People who claim the Carbon Arte can't possibly retail for that much are right in their own way. Indeed, this phone doesn't offer any technological breakthrough or mind-blowing functionality, nor is it made of gold. All in all, its production costs are way below its retail price of 1100 Euro. But the reason why the Carbon Arte is so steep is that it comes along with the status of the "chosen one" for you. And you will be indeed - as a rule, when there is a more "affordable solution" available (the Nokia 8800 Arte in this case), the top-of-the-line offering usually enjoys significantly smaller sales. In other words, the Carbon Arte is the only option for those who have always wanted to jump into the circle of the owners of 8800 phones, but never really wanted to end up in one line with some student who borrowed from everyone he knew to pay for this phone. Essentially, mobile phones are becoming the indicators of your status, along with shoes, cars and watches. In this sense the Nokia 8800 Carbon Arte is spot on with its color scheme and very fitting carbon inserts. If you are in the market for an Arte-branded handset, this phone is ought to be on your short list. And if you want to be literally on top of the heap, then the Carbon Arte is the only way to go for you - while the Sapphire Arte wasn't much different from the original 8800 Arte, this phone feels like a major revamp and nobody will ever mistake it for a cheaper and less prestigious version.
Speaking of how the new Carbon Arte compares to the original Arte in terms of tech specs, its bundled storage has been beefed up to 4Gb. On the other hand, its sales package hasn't changed a bit.
It'd seem that the Carbon Arte is nothing to shout about, being just another iteration of the timeless 8800 design. However, for some people in its target audience this solution has what it takes to become their most beloved phone. It's a stunning offering that has all the makings of a luxury item, plus it's been designed by the world's leading phone maker. All these things put the Carbon Arte above all other fashion-savvy offerings out there. Don't even think of comparing it with Mobiado - these tasteless and lackluster phones are no match to the new 8800 Carbon. Also, let's try to overlook the fact that all Mobiado do is dress up Nokia's mid-end phones into the same aluminum casing over and over again.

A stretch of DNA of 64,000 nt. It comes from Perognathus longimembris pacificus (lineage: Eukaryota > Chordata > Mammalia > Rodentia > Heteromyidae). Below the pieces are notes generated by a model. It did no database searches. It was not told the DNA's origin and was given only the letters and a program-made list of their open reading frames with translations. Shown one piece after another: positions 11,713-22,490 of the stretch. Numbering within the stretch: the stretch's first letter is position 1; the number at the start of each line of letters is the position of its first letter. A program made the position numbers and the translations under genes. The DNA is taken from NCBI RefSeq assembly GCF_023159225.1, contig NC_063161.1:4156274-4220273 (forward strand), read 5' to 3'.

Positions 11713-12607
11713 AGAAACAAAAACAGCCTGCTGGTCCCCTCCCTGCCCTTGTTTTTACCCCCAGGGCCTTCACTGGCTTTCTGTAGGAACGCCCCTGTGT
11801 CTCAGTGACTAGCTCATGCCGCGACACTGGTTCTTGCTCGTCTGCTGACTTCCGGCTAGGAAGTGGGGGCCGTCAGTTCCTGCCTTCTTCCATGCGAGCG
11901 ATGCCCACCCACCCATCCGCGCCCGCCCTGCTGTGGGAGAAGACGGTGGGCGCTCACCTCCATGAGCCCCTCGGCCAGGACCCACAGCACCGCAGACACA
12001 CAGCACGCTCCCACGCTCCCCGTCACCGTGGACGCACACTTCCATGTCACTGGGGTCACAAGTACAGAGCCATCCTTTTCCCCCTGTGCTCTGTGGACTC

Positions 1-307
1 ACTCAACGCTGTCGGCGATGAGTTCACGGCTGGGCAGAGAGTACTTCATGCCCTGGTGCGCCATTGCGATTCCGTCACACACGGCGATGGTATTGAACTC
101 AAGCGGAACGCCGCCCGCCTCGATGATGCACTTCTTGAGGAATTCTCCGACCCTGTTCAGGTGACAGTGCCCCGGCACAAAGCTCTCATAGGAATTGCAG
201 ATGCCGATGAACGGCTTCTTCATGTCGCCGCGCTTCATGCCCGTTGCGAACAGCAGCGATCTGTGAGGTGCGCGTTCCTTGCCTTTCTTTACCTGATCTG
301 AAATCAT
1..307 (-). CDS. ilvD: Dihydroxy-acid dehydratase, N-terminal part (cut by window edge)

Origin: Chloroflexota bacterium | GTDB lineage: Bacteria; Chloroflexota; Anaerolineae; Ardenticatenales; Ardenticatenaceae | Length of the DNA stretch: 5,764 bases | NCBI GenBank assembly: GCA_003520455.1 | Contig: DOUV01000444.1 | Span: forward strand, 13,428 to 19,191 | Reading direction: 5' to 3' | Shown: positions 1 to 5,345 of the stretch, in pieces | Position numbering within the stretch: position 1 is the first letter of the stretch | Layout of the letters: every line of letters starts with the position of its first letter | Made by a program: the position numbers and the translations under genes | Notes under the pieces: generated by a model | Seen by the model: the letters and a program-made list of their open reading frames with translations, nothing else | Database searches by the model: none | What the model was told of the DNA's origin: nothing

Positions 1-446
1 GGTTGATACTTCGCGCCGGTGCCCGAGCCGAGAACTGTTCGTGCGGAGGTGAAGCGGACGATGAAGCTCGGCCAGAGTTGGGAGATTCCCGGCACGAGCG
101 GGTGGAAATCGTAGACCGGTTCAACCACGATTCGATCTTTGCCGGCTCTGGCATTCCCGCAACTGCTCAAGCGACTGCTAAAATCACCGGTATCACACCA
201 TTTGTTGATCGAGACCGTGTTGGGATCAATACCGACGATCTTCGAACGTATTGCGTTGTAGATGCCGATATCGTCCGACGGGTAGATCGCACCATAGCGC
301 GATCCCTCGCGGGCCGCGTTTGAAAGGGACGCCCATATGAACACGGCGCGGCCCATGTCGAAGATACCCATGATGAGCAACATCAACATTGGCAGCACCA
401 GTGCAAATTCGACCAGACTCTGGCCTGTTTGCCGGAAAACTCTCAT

Another thing of note about the Carbon Arte is that Nokia have turned to the ecological aspects of phone making. That is, they are now emphasizing the fact that all their phones are made of completely safe materials - coming with the Carbon Arte is a lengthy list of substances it doesn't have. At the end of the day, it's another argument aimed to persuade people with enough cash on their hands that the 8800 Carbon is truly special in every way.
The bottom line on the Nokia Carbon Arte is this. If you are looking for top-notch fashion-savvy phone, than look no further. Moreover, it won't be that much steeper than the Nokia 8800 Arte in Europe, so there is absolutely no point in going for the original Arte, since some 150 Euro will buy you a Vertu-grade phone, and in this way the Carbon Arte is beyond competition. Another thing all prospective users of the Nokia 8800 Carbon will be pleased to know is that Nokia don't have a habit of dropping prices for their premium solutions, so this handset will never get beyond a very narrow and privileged circle of owners.
If I was to imagine where the Arte series would go next, I'd say that Nokia should probably release a milky-white phone with some fancy signature symbol either on its front or rear panel, plus it should be coated in enamel, allowing for various color schemes. Even though these are only my speculations, who knows, maybe we'll see a couple of phones like this some time in February.
Published 10 September 2008